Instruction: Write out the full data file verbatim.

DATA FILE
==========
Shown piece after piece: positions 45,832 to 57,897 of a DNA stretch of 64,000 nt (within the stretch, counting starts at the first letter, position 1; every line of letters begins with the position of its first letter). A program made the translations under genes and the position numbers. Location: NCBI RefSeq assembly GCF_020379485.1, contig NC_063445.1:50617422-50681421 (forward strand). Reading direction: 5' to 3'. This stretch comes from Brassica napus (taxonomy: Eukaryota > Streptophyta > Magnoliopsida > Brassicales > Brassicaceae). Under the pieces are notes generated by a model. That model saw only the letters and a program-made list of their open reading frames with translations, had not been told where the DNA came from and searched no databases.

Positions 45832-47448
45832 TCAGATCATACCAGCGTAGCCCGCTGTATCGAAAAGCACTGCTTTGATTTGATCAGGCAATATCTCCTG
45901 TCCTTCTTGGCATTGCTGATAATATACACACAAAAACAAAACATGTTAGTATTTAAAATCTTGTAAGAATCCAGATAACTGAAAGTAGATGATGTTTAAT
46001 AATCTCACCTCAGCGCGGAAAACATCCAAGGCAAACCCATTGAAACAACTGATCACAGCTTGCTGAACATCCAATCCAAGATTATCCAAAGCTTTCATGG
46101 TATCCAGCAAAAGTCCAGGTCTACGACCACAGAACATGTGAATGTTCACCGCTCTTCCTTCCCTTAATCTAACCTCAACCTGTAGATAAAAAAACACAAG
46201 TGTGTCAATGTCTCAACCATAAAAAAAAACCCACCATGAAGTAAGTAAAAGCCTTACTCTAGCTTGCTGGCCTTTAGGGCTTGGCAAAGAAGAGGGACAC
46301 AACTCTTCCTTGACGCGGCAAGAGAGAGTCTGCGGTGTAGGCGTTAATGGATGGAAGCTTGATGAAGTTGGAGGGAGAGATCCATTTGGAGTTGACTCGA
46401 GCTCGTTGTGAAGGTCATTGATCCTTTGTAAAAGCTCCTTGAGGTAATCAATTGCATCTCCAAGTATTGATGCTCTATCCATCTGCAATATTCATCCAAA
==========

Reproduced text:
Shown piece after piece: positions 45,832 to 57,897 of a DNA stretch of 64,000 nt (within the stretch, counting starts at the first letter, position 1; every line of letters begins with the position of its first letter). A program made the translations under genes and the position numbers. Location: NCBI RefSeq assembly GCF_020379485.1, contig NC_063445.1:50617422-50681421 (forward strand). Reading direction: 5' to 3'. This stretch comes from Brassica napus (taxonomy: Eukaryota > Streptophyta > Magnoliopsida > Brassicales > Brassicaceae). Under the pieces are notes generated by a model. That model saw only the letters and a program-made list of their open reading frames with translations, had not been told where the DNA came from and searched no databases.

Positions 45832-47448
45832 TCAGATCATACCAGCGTAGCCCGCTGTATCGAAAAGCACTGCTTTGATTTGATCAGGCAATATCTCCTG
45901 TCCTTCTTGGCATTGCTGATAATATACACACAAAAACAAAACATGTTAGTATTTAAAATCTTGTAAGAATCCAGATAACTGAAAGTAGATGATGTTTAAT
46001 AATCTCACCTCAGCGCGGAAAACATCCAAGGCAAACCCATTGAAACAACTGATCACAGCTTGCTGAACATCCAATCCAAGATTATCCAAAGCTTTCATGG
46101 TATCCAGCAAAAGTCCAGGTCTACGACCACAGAACATGTGAATGTTCACCGCTCTTCCTTCCCTTAATCTAACCTCAACCTGTAGATAAAAAAACACAAG
46201 TGTGTCAATGTCTCAACCATAAAAAAAAACCCACCATGAAGTAAGTAAAAGCCTTACTCTAGCTTGCTGGCCTTTAGGGCTTGGCAAAGAAGAGGGACAC
46301 AACTCTTCCTTGACGCGGCAAGAGAGAGTCTGCGGTGTAGGCGTTAATGGATGGAAGCTTGATGAAGTTGGAGGGAGAGATCCATTTGGAGTTGACTCGA
46401 GCTCGTTGTGAAGGTCATTGATCCTTTGTAAAAGCTCCTTGAGGTAATCAATTGCATCTCCAAGTATTGATGCTCTATCCATCTGCAATATTCATCCAAA